1) He is now Tollef Tollefson - a choice he made.  Who knows if he thought that name more "American", or if he wanted to break with the past, or if he just liked "Tollef Tollefson" over Ellef Tellefsen.
          2) He had to "renounce and abjure forever, all allegiance and fidelity" ... to "Oscar II King of Norway".
Oscar II King of Norway

     As my cousin Christian Bertelson said of this image: "Do you think King Oscar II was sad to see him go?  :)   They say this portrait was painted just after Tollef left.  He looks rather indignant at the news.  It was the beginning of the end for Oscar as parliament dissolved his government in 1905 and he was deposed but got to keep the cape."

     In 1900, three years after filing his "First Papers" Tollef Tollefson was granted citizenship after declaring an oath before the Clerk of District Court, Harrison County, Iowa and renounced his allegiance forever to King of Norway.

     Thanks to my second cousin Bill Arrick (grandson of Lily's sister Agnes Tollefson Wisecup) for the images of the Naturalization records.
     Thanks to my first cousin Christian Bertelson for the image and comments of Oscar II King of Norway.

     Want to know more?  Go find a copy of Bertelson Family History Book by Clytee Thordis Kleager Gold and Christian Dale Bertelson.  And do something to encourage me, like e-mail me that you want to know more and tell me to keep at it!  Thanks, Clytee

Tuesday, June 28, 2016

James Christian Bertelson

     James Christian Bertelson was father to nine, grand-father to 24 and great-grandfather to many!  Jim never knew his biological father, as his father died (at age 22) a couple of months before James was born in 1893.  
     When James was five, his mother married Soren Brown.  According to the stories told by Jim's daughter Thordis ("Sis"), Jim was always fond of his step-father Soren.  Jim  worked with Soren in Soren's grocery store for about 10 years until Soren's death in 1920.
      When Jim was planning on marrying Lily Tollefson, Soren gave him a lot to build a house on that was close to Soren and Johanna's house in the Willow Park section of Missouri Valley.

James Christian Bertelson with friends in front of his childhood home early 1900's

Jim Bertelson (2nd from left) in front of his home on Shawmut Avenue in the Willow Park addition in Missouri Valley, Iowa.  The other people are unknown, but one of them had a wooden leg!  The boy fourth from the right and the boy on the far right seem to have baseball gloves on their left hands. Notice there is not a lawn or sidewalk, but some boards to keep one out of the mud and dust.

1891 Ane Johanne Jensen/Johnson Bertelson & husband James/Jens Bertelson

James & Johanna Bertelson with first born son Charles Carl, about a year before Jens/James died and son James Christian was born.

"S. Brown Groceries & Notions" store on Erie Street in Missouri Valley, Iowa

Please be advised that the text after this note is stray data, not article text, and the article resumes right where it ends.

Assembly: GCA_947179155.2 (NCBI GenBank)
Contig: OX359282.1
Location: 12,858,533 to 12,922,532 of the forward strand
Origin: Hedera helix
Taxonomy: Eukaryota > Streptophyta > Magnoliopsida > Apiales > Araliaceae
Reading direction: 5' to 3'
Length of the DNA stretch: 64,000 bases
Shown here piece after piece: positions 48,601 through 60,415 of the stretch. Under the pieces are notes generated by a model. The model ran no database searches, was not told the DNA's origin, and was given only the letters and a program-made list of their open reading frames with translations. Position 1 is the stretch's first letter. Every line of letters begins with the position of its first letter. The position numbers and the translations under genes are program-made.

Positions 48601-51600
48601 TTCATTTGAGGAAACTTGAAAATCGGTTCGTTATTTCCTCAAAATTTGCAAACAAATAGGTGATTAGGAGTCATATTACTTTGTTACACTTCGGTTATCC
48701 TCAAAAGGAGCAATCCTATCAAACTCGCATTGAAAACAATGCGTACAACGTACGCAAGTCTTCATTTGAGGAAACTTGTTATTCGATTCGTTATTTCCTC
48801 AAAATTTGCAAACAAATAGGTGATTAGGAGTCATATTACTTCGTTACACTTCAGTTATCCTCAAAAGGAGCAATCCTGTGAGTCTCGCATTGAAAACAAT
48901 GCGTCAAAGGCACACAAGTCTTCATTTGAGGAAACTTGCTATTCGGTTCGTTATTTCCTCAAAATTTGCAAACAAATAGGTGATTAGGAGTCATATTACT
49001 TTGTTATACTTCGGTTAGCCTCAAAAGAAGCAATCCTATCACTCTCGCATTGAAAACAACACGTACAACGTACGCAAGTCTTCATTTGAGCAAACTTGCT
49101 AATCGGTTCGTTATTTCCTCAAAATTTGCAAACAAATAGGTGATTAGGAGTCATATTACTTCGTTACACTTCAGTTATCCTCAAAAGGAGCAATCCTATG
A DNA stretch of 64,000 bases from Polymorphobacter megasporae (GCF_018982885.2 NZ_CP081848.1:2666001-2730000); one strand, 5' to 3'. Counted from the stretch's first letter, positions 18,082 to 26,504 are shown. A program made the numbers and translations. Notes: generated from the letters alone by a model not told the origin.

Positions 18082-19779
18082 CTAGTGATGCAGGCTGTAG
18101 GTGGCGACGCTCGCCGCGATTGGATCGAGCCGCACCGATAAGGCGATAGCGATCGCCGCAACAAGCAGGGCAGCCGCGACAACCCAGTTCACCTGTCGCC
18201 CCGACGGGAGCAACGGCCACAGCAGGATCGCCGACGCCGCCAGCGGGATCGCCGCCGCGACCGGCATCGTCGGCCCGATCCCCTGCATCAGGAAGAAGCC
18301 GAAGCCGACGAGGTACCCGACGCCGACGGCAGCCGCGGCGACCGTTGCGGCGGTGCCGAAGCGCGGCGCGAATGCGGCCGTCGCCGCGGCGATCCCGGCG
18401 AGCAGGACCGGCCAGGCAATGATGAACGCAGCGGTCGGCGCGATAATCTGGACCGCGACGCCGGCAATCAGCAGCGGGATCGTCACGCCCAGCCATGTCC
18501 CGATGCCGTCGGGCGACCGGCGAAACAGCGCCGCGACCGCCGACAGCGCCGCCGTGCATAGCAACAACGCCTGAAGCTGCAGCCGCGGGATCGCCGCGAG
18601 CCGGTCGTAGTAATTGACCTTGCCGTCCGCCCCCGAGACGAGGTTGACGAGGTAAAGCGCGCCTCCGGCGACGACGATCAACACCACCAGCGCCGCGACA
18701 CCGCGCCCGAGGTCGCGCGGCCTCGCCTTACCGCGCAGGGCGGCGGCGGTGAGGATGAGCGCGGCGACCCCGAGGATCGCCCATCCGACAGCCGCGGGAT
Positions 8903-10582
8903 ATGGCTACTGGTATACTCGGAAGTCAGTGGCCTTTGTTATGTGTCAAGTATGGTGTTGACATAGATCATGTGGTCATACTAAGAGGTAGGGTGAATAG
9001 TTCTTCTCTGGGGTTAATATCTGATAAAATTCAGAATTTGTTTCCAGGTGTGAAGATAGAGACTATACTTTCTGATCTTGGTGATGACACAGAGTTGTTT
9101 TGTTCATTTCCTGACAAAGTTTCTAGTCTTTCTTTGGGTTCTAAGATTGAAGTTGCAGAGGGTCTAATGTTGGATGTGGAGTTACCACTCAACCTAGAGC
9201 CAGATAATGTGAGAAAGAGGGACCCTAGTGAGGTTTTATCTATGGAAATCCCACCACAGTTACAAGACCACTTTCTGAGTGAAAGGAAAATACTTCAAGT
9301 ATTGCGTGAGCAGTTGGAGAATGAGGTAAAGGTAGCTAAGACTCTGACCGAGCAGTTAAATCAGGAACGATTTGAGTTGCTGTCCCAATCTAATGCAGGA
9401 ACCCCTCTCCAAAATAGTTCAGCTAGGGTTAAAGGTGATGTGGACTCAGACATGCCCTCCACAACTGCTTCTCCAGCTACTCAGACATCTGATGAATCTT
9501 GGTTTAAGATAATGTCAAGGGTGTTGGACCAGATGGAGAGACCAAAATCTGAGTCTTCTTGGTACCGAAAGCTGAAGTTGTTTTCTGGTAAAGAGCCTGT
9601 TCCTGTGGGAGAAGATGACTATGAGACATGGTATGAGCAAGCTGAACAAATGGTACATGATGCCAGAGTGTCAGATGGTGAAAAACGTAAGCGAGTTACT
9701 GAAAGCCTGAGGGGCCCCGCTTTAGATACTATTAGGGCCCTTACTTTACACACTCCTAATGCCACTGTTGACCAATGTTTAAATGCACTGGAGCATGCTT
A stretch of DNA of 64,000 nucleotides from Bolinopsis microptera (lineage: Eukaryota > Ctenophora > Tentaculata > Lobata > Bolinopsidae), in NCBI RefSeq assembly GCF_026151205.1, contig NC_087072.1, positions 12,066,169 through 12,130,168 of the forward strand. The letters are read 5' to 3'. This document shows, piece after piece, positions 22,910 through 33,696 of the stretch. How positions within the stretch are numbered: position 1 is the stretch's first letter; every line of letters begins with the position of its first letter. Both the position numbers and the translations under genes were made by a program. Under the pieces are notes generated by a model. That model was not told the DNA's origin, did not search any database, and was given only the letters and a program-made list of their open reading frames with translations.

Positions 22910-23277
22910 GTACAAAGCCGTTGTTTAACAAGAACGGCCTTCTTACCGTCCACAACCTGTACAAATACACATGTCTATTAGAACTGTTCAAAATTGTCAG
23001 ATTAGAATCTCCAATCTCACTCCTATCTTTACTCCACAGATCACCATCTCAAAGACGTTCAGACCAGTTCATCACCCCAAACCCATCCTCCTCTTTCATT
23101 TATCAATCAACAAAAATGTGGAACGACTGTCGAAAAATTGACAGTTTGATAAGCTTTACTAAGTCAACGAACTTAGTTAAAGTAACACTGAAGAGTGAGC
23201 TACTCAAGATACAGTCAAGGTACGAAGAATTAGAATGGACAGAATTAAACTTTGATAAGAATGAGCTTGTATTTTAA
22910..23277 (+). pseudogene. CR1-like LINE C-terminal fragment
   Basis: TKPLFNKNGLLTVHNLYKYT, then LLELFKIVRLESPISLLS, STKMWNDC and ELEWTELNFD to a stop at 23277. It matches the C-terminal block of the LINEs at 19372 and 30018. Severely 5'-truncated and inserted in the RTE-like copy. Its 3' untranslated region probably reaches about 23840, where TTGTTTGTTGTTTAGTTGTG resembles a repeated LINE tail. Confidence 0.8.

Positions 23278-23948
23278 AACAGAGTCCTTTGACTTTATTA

Erie was the main business street in Missouri Valley. From left to right: Carrie Hansen ("shop girl"), Jim Bertelson, unknown, unknown salesman, Soren Brown. Notice the wooden barrels that held dill pickles and other bulk goods out front.  There is a wagon for deliveries parked between the barrels.  Jim is obviously taller than Soren!


     If you want to know more of the story, find a copy of Bertelson Family History Book written by Christian Bertelson and myself in 2002.  There is a digital copy available at:

Tuesday, May 24, 2016

Welcome to a Bertelson Blog!

Hello Bertelsons,

     I am Clytee Kleager Gold, daughter of Thordis "Sis" Bertelson Kleager, grand daughter of Jim & Lily Bertelson.  My cousin Christian Bertelson, The Bertelson Photo Archivist will pick out a picture each month and I will write a history to go with it.

     I hope this blog becomes a source of photos and information to share with our children and grandchildren.  Feel free to comment at the bottom so we can share our memories with each other. And please, forward this or let me know of an e-mail address to add of other family members not on the list.

     In honor of Mother's Day, we have a picture of the birth family of the matriarch Lily Dagny Tollefson Bertelson.

Tollef Tollefson & Anna Ocatvia Hansen Family 1912

The Tollef Tollefson & Anna Octavia Hansen family in 1912
The oldest son Einer had left home to work on the railroad, and his mother wanted a family picture, so Einer came back for the picture.
Agnes on far left, Lily behind her, Einer the tallest, Almor behind his mother, Rolf on the right, Fern in front

      By 1912 when this picture was taken, the Tollefson family had already had it's share of adversity.  Almor lost his left eye in an accident that perhaps involved an arrow.  You can see in the picture he had a false eye, but his left eyelid is droopy.  The leg sticking in front of the father, Tollef, is an artificial leg.  In 1904 he was working for the railroad (or the Updike Elevator Company).  There was a box car full of grain that was being pulled by a big thick cable-like rope that somehow got looped around his leg and strangulated it.  Shortly after the accident his leg was amputated at home by a doctor.  

     There were two children missing from the picture.  Between Almor and Lily there had been a girl named Thordis Alvilda who passed away as a two year old.  Lily named her first daughter, Thordis ("Sis") after her deceased sister.  Between Rolf and Agnes there was a baby boy who died shortly after birth named Victor. Four years after this picture, in 1916, a year after Lily was married, 15 year old Rolf contracted diphtheria or scarlet fever. He seemed to be recovering when he suddenly developed pneumonia and died. Of the eight children born to the family, only five survived to adulthood.

     Tollef and Anna were Norwegian immigrants who married in Chicago. Anna was from a wealthy family, as her father exported lumber and fish (obviously Norway had plenty of both). Anna and her sister went to private school. But Thomas Hansen lost his fortune rapidly when his brother-in-law business partner, ran off with the butcher's wife to the United States, stole money and left Thomas with the debts.  Anna had to quit school and go to work as a domestic.  Her mother died, and her father hired a housekeeper, whom he married a couple of years later. Anna and her sisters found the new marriage "discraceful", and left the country.  Anna came to America, married Tollef Tollefson, settled in Missouri Valley, Iowa where Tollef worked for the railroad, and bore eight children.

If you want to know more of the story, find a copy of Bertelson Family History Book written by Christian Bertelson and myself in 2002.  There is a digital copy available at